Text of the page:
Kelly Light, Kidlit Dynamo: On Illustrating THE QUIRKS and ELVIS AND THE UNDERDOGS, Middle Grade Novels, Writing & Illustrating Picture Books
I first came across Kelly Light's work online. Not only did I love her fun character sketches, but I was also drawn to her writing -- edgy, fun and bubbling over with enthusiasm for all things kidlit. Then I met her at an SCBWI conference and found she was the same in person!
If you haven't already, I strongly encourage you to read Erin O'Shea's great KidLitArtists.com interview with Kelly about how Kelly went from animation/marketing to being a fulltime children's book writer and illustrator.
Kelly is also one of the most productive freelancers I know, with many projects on-the-go and in the pipeline:
The Quirks: Circus Quirkus - Spring 2014 Bloomsbury. Author: Erin Soderberg, Illustrator: Kelly Light.
Elvis and the Underdogs: Secrets, Secret Service and Room Service - Spring 2014 Balzer and Bray. Author: Jenny Lee, Illustrator: Kelly Light.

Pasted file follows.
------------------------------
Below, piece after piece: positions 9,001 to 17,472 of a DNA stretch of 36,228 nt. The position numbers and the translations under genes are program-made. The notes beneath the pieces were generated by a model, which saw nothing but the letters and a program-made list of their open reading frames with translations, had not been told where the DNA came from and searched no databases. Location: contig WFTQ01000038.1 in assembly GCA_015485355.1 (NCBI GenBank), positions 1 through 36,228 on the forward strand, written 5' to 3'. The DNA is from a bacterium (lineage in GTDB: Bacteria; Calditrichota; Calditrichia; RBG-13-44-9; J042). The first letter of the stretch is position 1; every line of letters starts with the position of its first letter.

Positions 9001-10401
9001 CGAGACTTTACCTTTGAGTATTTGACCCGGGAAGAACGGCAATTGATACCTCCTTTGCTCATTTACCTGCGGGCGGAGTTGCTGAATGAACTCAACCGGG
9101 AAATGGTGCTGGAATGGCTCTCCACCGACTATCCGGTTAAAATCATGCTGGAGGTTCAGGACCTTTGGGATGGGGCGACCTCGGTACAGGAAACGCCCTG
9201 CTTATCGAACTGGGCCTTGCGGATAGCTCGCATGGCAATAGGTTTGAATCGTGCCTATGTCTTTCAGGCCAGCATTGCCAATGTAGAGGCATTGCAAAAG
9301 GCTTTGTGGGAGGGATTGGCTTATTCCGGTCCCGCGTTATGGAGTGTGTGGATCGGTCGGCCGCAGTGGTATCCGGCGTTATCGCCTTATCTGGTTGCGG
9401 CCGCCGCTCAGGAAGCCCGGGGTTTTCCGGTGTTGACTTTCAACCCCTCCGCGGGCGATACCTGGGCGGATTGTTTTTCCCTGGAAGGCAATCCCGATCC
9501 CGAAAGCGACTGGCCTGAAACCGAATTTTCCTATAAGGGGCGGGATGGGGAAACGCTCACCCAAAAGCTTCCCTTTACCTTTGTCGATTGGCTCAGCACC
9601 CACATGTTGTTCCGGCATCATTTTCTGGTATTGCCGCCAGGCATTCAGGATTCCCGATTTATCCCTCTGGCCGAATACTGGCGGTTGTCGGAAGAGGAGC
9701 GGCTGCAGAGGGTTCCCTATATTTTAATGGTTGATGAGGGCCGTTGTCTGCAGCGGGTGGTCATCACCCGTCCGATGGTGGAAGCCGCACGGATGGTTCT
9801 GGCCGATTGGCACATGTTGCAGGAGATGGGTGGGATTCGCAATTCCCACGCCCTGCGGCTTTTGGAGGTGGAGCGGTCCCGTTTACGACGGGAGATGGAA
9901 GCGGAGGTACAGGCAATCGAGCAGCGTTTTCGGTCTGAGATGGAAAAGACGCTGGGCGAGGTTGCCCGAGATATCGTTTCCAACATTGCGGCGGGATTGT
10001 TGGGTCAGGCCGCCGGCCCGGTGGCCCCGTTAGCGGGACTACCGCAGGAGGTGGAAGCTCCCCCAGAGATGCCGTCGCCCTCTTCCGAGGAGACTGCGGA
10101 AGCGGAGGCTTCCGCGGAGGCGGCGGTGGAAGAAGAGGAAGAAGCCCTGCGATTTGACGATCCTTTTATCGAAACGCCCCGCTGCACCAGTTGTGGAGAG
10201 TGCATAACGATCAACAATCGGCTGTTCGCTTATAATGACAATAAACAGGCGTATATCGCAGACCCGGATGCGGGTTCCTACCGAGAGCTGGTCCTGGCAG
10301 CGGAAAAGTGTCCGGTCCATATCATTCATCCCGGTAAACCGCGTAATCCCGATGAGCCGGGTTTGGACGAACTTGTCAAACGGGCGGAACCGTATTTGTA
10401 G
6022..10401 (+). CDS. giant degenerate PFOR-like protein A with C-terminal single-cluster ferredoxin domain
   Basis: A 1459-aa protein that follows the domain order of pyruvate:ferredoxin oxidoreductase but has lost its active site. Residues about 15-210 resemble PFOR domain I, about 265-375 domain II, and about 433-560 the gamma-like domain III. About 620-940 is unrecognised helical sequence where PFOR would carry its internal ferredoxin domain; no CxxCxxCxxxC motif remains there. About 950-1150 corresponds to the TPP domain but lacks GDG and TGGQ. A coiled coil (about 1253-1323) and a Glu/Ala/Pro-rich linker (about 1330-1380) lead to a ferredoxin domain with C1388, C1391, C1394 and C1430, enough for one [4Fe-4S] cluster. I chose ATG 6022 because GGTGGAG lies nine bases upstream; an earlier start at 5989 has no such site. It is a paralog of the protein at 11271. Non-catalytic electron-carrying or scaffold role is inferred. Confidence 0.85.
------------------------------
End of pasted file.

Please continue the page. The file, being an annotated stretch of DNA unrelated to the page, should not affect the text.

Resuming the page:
Louise Loves Art - Fall 2014 Balzer and Bray. Author & illustrator: Kelly Light.
Lola Knows a Lot! - Fall 2015 Balzer and Bray. Author: Jenna McCarthy, illustrator: Kelly Light.
plus three more picture books she can't talk about yet. :-)
I was checking my emails, the night that I gave my first workshop on character design at the NESCBWI conference in April, 2012... when I spotted an email from Bloomsbury. I was excited to read that they and the author of The Quirks: Welcome to Normal both were interested in me illustrating this new Middle Grade chapter book. I did not respond that night. I was too shocked. The next day I whispered to someone..."I just got my first offer." They exclaimed ,"What are you waiting for!?"